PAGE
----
Fifty One American Revolutions

50 American Revolutions You're Not Supposed to Know
50 AMERICAN REVOLUTIONS YOU’RE NOT SUPPOSED TO KNOW: Reclaiming American Patriotism by Mickey Z

In his new book, 50 American Revolutions You’re Not Supposed to Know, Mickey Z has authored yet another incisive examination of the political and social landscape.  This time his focus is on people’s victories that have been won throughout American history, reminding us that even in the bleakest of times power is not absolute.  Mickey Z has chosen fifty acts of political, social, and cultural rebellion and demonstrates how these have changed the course of American history and society.  The book would make an ideal gift for a young person laboring under the misapprehension that history is nothing more than a dry memorization of dates.  For here Mickey Z paints in the most vivid manner possible that history is in fact a constant and seething struggle for justice and progress against the mighty forces of reaction.  More importantly, the book is an argument against complacency, showing that change is not only possible but necessary.  For seasoned political readers, some of the stories Mickey Z relates may be familiar, but the broad diversity of examples ensures that every reader will find much to learn.  Perhaps more to the point, those who are discouraged by the current political environment can find inspiration as Mickey Z reminds us that history never sleeps, for his book is nothing less than a fifty-first American revolution. 

Q: The concept behind your latest book is an interesting one.  This is a difficult time politically, and your book serves as a salutary reminder of the myriad ways in which victories can be won.  What led you to choose this topic, and what did you hope to convey to your readers?

MZ HoopsMickey Z: While this subject matter is close to my heart, in this particular case I didn’t choose it.  It chose me. The publishers at Disinformation had an idea for a book that “reclaimed” the concept of patriotism from the jingoists and they asked me to write such a book.  Once I took on the project, what I was hoping to convey was a sense of historical context through a melding of political, cultural, and social events that make up a long thread of dissent, innovation, and even revolution.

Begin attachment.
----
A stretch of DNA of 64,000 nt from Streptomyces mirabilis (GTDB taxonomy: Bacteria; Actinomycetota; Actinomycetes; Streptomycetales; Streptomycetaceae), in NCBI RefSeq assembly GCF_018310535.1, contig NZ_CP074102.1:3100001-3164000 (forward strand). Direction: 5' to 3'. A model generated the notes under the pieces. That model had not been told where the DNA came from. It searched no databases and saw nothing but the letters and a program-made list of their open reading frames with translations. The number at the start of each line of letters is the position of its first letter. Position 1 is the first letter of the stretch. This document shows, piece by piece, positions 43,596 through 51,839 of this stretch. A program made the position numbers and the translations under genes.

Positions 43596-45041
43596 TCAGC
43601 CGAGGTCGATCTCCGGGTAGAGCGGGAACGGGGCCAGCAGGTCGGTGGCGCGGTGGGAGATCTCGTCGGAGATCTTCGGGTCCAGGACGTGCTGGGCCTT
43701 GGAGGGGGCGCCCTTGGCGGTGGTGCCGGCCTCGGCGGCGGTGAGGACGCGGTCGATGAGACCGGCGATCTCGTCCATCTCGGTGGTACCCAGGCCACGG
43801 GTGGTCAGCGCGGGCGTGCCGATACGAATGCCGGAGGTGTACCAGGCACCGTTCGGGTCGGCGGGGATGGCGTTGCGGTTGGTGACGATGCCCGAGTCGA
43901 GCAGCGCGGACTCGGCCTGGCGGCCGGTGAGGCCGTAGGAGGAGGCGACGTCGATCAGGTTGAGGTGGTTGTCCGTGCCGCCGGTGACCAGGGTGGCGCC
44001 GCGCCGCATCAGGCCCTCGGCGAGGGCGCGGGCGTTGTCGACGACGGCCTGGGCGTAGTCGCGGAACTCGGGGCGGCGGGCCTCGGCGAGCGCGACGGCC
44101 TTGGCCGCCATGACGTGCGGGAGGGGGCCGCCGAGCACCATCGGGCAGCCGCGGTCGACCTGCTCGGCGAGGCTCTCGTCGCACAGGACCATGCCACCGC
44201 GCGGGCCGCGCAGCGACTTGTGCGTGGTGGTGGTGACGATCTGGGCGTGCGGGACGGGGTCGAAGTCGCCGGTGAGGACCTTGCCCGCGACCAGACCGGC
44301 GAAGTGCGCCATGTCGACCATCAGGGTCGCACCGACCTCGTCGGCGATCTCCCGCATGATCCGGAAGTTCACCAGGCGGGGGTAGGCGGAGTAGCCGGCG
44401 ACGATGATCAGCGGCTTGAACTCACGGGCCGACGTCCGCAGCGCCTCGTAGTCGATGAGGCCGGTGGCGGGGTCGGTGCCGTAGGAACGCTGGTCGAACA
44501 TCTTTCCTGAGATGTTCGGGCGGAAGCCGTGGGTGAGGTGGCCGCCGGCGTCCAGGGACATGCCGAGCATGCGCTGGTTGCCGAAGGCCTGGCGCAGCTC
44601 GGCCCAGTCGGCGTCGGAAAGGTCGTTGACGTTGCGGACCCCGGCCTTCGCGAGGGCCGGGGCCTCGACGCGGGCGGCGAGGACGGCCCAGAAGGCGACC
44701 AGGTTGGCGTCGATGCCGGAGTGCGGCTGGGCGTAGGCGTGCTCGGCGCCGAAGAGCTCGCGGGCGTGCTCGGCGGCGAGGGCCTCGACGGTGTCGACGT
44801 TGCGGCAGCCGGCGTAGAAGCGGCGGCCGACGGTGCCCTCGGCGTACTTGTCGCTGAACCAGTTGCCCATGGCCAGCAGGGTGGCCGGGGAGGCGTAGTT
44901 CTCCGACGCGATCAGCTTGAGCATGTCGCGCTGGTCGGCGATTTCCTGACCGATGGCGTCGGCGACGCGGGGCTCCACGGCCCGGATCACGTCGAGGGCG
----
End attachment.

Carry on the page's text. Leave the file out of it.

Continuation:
Q:  Your book does achieve those objectives quite successfully.  Any list of “fifty American revolutions” is inevitably bound to be personal.  Part of the fun of reading your book is comparing your list with one’s own candidates, and dwelling on the reasons behind your choices.  I found it refreshing that your book went beyond overtly political struggles and included social and cultural events as well.  What are your thoughts on the role of social and cultural “revolutions” in transforming society?

Mickey Z:  You’re right, the “revolutions” that ended up in my book are shaped by personal preference, and part of who I am is the wide range of interests I enjoy.  I think it is crucial to recognize how powerful and pervasive the attempts at indoctrination are in U.S.  Outside a very small “radical” community, most Americans are not receptive to positive stories about, say, violent insurrections.  However, the same folks who reflexively dismiss such episode as “anti-American” admire the rebellious spirit of a Katherine Hepburn or Lenny Bruce or Charlie Parker or Public Enemy.  From such admiration can grow a greater openness to challenging the cookie-cutter, one-size-fits-all formula being sold to us by corporate pirates.  It certainly worked that way for me.

Q:  That leads me to my next question.  In Stan Goff’s latest book, Full Spectrum Disorder, he writes of the importance of working-class intellectuals taking up the pen.  You are an exemplar of what Goff was calling for.  I would like to know more about how admiration of social and cultural rebels led in your case to a growing political consciousness.  Also, I am interested in knowing how you developed your wide-ranging interests.  People aren’t “taught” to be interested in the wider world, and it often takes a catalyst for that to happen.